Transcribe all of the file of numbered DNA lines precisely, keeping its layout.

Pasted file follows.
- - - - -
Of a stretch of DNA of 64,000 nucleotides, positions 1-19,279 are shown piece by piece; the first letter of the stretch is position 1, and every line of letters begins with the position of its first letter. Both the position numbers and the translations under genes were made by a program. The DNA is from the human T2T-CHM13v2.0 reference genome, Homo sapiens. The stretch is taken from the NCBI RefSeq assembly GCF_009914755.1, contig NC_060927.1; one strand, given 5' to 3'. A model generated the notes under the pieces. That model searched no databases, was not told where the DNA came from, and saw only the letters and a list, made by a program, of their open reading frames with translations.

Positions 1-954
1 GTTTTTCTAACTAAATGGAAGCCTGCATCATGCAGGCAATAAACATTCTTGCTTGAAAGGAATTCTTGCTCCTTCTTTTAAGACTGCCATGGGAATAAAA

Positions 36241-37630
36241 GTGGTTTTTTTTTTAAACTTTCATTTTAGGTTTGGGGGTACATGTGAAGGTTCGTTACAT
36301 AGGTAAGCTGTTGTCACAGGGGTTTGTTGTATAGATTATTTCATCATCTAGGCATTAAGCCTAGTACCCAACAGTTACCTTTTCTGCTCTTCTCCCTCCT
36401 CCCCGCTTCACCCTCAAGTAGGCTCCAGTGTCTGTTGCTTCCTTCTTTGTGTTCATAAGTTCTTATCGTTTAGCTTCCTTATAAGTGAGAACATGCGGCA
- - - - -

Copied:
Of a stretch of DNA of 64,000 nucleotides, positions 1-19,279 are shown piece by piece; the first letter of the stretch is position 1, and every line of letters begins with the position of its first letter. Both the position numbers and the translations under genes were made by a program. The DNA is from the human T2T-CHM13v2.0 reference genome, Homo sapiens. The stretch is taken from the NCBI RefSeq assembly GCF_009914755.1, contig NC_060927.1; one strand, given 5' to 3'. A model generated the notes under the pieces. That model searched no databases, was not told where the DNA came from, and saw only the letters and a list, made by a program, of their open reading frames with translations.

Positions 1-954
1 GTTTTTCTAACTAAATGGAAGCCTGCATCATGCAGGCAATAAACATTCTTGCTTGAAAGGAATTCTTGCTCCTTCTTTTAAGACTGCCATGGGAATAAAA

Positions 36241-37630
36241 GTGGTTTTTTTTTTAAACTTTCATTTTAGGTTTGGGGGTACATGTGAAGGTTCGTTACAT
36301 AGGTAAGCTGTTGTCACAGGGGTTTGTTGTATAGATTATTTCATCATCTAGGCATTAAGCCTAGTACCCAACAGTTACCTTTTCTGCTCTTCTCCCTCCT
36401 CCCCGCTTCACCCTCAAGTAGGCTCCAGTGTCTGTTGCTTCCTTCTTTGTGTTCATAAGTTCTTATCGTTTAGCTTCCTTATAAGTGAGAACATGCGGCA